|Publication number||US5454576 A|
|Application number||US 08/323,543|
|Publication date||3 Oct 1995|
|Filing date||17 Oct 1994|
|Priority date||17 Oct 1994|
|Publication number||08323543, 323543, US 5454576 A, US 5454576A, US-A-5454576, US5454576 A, US5454576A|
|Inventors||Alan R. Pitkanen|
|Original Assignee||Pitkanen; Alan R.|
|Export Citation||BiBTeX, EndNote, RefMan|
|Patent Citations (5), Referenced by (26), Classifications (11), Legal Events (3)|
|External Links: USPTO, USPTO Assignment, Espacenet|
The invention relates to an improved foldable two-wheeled pull cart for a conventional golf bag, or which may be formed integral with a specially-designed golf bag.
Two-wheeled foldable golf pull carts are well known to the art. The wheel mechanisms in the prior art foldable pull carts traditionally collapse from their deployed, spread-apart operating position toward the golf bag with the wheels remaining parallel to their deployed position. There are several disadvantages to the prior art pull carts. One disadvantage is that the golf bag and pull cart, when the pull cart is collapsed, become bottom-heavy and make lifting and carrying cumbersome. Moreover, the usual prior art pull carts when collapsed create a bulky package which makes it difficult to store, to place in the trunk of a car, to put in a motorized golf cart, or to take on an airplane, etc.
Attempts have been made in the prior art to devise foldable golf pull carts which overcome the disadvantages described in the preceding paragraph. For example, foldable golf pull carts have been conceived in the past which are designed to be built into a specially-constructed golf bag, or to be built as a separate cart for carrying a conventional golf bag, and in which the wheels may be collapsed into a more compact unit as compared with the conventional prior art pull cart. However, for the most part, such pull carts are complex in their construction, and are heavy and difficult to operate.
An objective of the present invention is to provide an improved, simplified, foldable golf pull cart which is constructed so that the wheels are collapsed to a position one over the other directly beneath the golf bag and in coaxial relationship with the longitudinal axis of the golf bag. The mechanism of the invention is inherently simple, since the wheels may be swung easily to their deployed and to their folded positions, and since it entails a minimum of struts or other linkage mechanisms.
A more specific objective of the invention is to create a pull cart which forms a significantly more compact package when collapsed, as compared with the prior art structures.
Another objective of the invention is to provide such an improved golf pull cart which is light in weight, simple and sturdy in its construction, and which is relatively inexpensive to manufacture.
Yet another objective of the invention is to provide a unique golf pull cart, as described above, which permits the golf bag to stand upright on its end when the wheels are folded, and to be easily carried by its shoulder strap.
FIGS. 1-3 are schematic diagrams showing the operating mechanism of the foldable two-wheeled golf pull cart of the invention, and showing how each of the wheels may be deployed from their folded position (FIGS. 1 and 2) to their spread-apart position (FIG. 3);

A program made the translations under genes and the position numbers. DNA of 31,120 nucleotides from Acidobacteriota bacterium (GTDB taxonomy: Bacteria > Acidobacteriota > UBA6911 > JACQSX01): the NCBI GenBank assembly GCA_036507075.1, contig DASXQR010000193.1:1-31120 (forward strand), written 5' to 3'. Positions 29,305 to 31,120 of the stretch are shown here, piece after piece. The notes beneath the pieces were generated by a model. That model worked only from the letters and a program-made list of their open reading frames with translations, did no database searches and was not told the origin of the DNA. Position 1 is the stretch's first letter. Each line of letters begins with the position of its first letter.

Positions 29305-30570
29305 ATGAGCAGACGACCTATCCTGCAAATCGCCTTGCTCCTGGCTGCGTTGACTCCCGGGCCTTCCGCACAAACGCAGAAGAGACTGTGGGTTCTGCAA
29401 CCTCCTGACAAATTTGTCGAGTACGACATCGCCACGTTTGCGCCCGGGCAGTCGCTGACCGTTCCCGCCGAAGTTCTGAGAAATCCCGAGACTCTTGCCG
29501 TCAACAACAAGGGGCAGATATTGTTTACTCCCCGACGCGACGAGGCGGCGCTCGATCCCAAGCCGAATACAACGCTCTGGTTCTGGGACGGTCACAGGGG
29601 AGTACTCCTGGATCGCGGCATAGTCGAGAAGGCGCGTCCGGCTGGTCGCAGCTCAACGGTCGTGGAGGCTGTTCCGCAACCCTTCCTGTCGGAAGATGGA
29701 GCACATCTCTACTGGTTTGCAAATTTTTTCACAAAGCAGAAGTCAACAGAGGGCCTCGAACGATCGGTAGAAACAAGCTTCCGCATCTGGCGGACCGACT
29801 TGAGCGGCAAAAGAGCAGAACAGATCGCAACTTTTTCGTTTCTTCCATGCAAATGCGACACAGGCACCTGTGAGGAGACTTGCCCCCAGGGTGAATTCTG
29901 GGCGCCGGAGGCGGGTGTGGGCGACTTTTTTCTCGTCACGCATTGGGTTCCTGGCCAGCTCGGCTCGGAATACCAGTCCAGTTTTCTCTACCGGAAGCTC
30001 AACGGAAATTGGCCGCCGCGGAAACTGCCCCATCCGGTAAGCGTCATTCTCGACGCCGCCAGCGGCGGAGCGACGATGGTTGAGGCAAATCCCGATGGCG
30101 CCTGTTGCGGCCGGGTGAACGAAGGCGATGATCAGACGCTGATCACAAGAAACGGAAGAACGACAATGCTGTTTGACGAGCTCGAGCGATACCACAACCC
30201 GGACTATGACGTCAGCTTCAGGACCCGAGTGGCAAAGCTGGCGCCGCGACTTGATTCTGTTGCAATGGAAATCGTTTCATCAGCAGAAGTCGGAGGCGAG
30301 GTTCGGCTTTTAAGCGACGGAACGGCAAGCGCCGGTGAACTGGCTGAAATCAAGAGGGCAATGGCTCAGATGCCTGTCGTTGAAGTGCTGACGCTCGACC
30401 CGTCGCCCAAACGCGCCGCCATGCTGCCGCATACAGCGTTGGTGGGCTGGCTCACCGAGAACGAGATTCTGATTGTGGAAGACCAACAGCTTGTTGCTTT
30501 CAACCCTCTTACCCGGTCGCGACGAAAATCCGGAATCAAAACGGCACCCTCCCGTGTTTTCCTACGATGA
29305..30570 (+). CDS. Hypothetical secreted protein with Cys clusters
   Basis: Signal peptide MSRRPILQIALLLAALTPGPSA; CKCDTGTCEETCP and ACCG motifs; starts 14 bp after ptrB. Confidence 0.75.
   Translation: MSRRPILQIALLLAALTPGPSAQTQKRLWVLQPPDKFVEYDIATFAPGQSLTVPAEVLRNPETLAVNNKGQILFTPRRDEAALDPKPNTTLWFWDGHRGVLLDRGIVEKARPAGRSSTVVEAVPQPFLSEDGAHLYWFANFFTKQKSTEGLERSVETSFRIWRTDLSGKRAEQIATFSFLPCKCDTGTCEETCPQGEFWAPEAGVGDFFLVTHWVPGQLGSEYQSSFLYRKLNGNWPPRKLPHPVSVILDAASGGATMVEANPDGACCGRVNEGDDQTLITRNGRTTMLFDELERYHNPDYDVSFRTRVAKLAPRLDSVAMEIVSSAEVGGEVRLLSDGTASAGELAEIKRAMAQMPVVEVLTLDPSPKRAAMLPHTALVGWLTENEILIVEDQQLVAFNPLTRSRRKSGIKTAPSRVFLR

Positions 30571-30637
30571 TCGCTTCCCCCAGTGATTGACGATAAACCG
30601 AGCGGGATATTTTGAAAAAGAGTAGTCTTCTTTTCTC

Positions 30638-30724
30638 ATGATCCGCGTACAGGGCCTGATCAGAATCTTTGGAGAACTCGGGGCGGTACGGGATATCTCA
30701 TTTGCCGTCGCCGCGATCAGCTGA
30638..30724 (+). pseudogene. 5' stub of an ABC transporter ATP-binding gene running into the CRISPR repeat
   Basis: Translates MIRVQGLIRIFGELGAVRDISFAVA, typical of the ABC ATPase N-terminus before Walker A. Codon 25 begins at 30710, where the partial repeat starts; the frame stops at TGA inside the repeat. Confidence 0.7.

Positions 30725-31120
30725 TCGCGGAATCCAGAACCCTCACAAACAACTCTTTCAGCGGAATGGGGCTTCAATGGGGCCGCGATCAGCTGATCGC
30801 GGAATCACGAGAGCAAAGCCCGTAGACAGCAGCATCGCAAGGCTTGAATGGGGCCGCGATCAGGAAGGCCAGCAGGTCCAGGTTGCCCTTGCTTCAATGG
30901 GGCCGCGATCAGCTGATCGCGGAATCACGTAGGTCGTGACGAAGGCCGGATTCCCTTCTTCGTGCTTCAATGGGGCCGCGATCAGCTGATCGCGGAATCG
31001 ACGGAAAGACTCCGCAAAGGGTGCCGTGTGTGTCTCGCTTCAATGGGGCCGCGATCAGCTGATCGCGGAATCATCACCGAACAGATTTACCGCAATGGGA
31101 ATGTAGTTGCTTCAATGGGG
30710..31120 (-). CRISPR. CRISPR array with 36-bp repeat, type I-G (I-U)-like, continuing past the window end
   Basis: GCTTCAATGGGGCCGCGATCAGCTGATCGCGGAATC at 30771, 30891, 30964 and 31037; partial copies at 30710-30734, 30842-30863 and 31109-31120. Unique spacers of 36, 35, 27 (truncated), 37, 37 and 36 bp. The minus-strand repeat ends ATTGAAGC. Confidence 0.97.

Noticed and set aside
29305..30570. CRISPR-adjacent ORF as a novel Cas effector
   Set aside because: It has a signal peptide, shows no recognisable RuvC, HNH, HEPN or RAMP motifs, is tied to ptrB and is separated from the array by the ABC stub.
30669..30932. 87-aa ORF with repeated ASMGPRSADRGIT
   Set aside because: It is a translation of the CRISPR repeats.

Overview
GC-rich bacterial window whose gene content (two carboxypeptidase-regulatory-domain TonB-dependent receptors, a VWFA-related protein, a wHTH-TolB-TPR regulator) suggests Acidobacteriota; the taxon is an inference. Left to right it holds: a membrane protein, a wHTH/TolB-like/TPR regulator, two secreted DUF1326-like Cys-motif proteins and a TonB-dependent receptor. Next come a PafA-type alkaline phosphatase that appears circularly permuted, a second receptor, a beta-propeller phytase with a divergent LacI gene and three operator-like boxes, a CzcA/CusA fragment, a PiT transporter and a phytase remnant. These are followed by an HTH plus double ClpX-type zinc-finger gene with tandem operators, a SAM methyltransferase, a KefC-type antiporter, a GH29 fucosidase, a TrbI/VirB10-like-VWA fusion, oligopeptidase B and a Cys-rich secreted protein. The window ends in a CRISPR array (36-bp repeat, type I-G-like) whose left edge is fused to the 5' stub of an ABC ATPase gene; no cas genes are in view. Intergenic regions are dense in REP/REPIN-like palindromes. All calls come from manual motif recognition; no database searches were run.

FIG. 4 is a perspective representation of the golf pull cart of the invention in one of its embodiments, supporting a golf bag, and with the wheels of the pull cart in their folded position underneath the bag in axial alignment with the bag;
FIG. 5 is a perspective view of the golf pull cart of the first embodiment supporting a golf bag, and with its wheels in a deployed operating position;
FIG. 6 is a fragmentary view taken along the line 6 in FIG. 5;
FIG. 7 is a detailed fragmentary view on an enlarged scale showing an elevation of the golf cart, taken from the rear and lower end of the representation of FIG. 4, and with certain elements removed for clarity purposes;
FIG. 8 is a fragmentary view like FIG. 7, and also with certain elements removed to illustrate certain components, the view of FIG. 8 representing the pull cart in its deployed and operating position, whereas the view of FIG. 7 represents the pull cart in its folded position;
FIG. 9 is a perspective view of one of the wheels of the pull cart of the first embodiment, and showing certain stub shafts which serve to maintain the wheels separated from one another when in their collapsed position of FIGS. 4 and 7;
FIG. 10 is a perspective view of a somewhat simpler construction for the golf pull cart of the invention, as represented by a second embodiment, and with the wheels in their collapsed position;
FIG. 11 is another perspective view of the second embodiment, and showing the wheels in their deployed position;
FIG. 12 represents a third embodiment in which the pull cart of the invention is formed integral with a specially-designed golf bag, this view showing the wheels in their folded position extending under and into the base of the bag; and
FIG. 13 is another perspective view of the embodiment of FIG. 12, and showing the wheels in their deployed operating position.
The action of the mechanism of the invention is illustrated in the kinetic representations of the schematic diagrams of FIGS. 1-3. These representations show the manner in which the two wheels 10 and 12 of the pull cart are moved from their folded position (FIGS. 1 and 2) to their deployed spread-apart position (FIG. 3). The two wheels are rotatably mounted on respective struts 14 and 16, and the struts in turn are hinged to a bracket 18 by respective hinges 20 and 22. Bracket 18 is secured to the lower end of a post 24 which constitutes the frame of the pull cart.